As the global pandemic relocates all communication to phone screens, computer lenses, or—if you’re lucky—shouting from six feet apart, the art of the in-person conversation has started to feel nostalgic. Richard Linklater’s Before Sunrise, the 1995 film starring Julie Delpy and Austin native Ethan Hawke, is 105 minutes of pure, unalloyed chatter. The first installment of the Before trilogy, Before Sunrise tells the story of Jesse (Hawke) and Céline (Delpy), virtual strangers who spend the night walking and talking in Vienna after they meet by happenstance on the train. Without relying on physical contact, the two must connect solely through the tango of their conversations, fused with the electricity of a personal connection that no Zoom call can approximate.
—Isaac Engelberg, editorial intern
Superpower Interrupted: The Chinese History of the World
Chinese president Deng Xiaoping’s 1979 trip to America is well remembered as a historic turning point in U.S.-China relations. But what’s often forgotten about this trip is that Deng made a crucial but surprising stop on his nine-day tour: a Texas rodeo. Michael Schulman recalls this in his newly published book Superpower Interrupted: The Chinese History of the World. He resurfaces this often forgotten moment in history, recounting how Deng went to Washington to establish diplomacy with America, but traveled to Texas to immerse himself in America’s soul. Deng showed up to the rodeo in Simonton in a ten-gallon hat—a moment that symbolized a sweeping welcome of Western culture. Though Chinese-American relations have shifted since, I found that this section in Schulman’s book serves as a much-needed reminder in our current tumultuous times of a moment when cultures and nations once peacefully (albeit briefly) merged—even if just for Deng Xiaoping’s first rodeo.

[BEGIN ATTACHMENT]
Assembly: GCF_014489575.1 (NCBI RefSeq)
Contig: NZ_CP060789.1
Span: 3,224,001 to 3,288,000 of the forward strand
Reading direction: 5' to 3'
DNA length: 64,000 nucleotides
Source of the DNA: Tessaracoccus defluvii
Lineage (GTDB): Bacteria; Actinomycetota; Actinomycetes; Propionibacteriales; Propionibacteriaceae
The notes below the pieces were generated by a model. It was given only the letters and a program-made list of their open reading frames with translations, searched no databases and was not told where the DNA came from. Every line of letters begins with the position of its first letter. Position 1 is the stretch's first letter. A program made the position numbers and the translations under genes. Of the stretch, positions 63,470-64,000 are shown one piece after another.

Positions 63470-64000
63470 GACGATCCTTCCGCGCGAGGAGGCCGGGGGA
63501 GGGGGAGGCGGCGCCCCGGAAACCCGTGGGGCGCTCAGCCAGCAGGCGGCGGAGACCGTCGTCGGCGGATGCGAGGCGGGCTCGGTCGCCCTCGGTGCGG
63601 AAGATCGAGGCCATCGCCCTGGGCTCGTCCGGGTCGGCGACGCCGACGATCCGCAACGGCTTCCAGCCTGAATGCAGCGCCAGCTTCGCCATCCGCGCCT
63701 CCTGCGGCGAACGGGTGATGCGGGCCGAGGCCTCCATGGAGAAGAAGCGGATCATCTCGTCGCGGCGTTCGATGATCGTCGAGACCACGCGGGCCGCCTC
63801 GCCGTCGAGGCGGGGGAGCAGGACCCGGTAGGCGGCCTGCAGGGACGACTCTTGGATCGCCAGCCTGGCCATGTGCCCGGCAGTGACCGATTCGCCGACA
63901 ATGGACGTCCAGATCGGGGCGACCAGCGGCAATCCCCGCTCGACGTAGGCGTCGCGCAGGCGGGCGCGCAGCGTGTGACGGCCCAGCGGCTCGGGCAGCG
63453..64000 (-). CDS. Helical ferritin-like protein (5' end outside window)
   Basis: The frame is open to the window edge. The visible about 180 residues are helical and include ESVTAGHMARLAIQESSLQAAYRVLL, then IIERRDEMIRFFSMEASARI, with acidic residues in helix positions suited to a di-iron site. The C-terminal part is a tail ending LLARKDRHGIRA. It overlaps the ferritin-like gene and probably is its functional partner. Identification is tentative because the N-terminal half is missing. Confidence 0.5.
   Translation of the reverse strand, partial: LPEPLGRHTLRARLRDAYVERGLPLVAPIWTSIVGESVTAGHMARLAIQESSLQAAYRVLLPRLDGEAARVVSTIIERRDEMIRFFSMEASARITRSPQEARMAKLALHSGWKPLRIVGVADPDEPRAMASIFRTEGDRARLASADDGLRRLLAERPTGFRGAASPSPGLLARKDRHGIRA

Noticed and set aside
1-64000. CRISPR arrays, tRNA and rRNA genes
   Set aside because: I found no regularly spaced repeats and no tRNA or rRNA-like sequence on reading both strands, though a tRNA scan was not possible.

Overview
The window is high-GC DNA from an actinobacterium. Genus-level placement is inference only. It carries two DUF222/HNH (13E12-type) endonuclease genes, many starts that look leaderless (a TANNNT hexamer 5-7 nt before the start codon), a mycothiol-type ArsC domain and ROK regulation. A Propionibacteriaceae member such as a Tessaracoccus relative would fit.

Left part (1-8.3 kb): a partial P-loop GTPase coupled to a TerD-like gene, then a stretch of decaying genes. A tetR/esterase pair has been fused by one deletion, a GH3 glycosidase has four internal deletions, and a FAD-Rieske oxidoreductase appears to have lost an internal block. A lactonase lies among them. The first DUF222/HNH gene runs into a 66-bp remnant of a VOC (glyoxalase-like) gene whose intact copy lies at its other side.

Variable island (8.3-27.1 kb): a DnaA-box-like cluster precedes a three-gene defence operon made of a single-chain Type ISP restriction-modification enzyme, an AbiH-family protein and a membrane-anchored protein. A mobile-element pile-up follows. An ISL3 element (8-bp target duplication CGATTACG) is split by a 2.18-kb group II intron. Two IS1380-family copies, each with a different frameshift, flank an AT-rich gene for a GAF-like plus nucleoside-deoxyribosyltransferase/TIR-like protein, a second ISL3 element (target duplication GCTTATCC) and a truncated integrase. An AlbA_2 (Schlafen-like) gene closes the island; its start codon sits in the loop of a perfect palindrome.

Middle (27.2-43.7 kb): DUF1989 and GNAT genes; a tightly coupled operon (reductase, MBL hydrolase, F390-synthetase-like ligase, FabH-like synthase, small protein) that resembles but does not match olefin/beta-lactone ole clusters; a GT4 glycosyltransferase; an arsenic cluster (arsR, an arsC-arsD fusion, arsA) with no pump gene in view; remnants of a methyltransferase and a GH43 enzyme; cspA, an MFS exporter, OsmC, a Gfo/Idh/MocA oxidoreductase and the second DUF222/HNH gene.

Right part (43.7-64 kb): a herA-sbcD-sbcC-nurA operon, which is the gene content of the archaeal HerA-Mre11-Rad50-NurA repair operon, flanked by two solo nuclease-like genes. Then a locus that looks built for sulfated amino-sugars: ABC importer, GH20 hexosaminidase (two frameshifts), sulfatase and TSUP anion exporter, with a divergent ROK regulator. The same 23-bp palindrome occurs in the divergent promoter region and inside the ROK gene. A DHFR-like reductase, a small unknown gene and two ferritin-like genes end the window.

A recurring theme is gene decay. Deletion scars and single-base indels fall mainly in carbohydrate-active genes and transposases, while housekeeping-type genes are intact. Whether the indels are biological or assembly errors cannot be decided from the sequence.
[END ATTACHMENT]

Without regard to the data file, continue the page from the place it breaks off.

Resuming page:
—Elena DeBre, editorial intern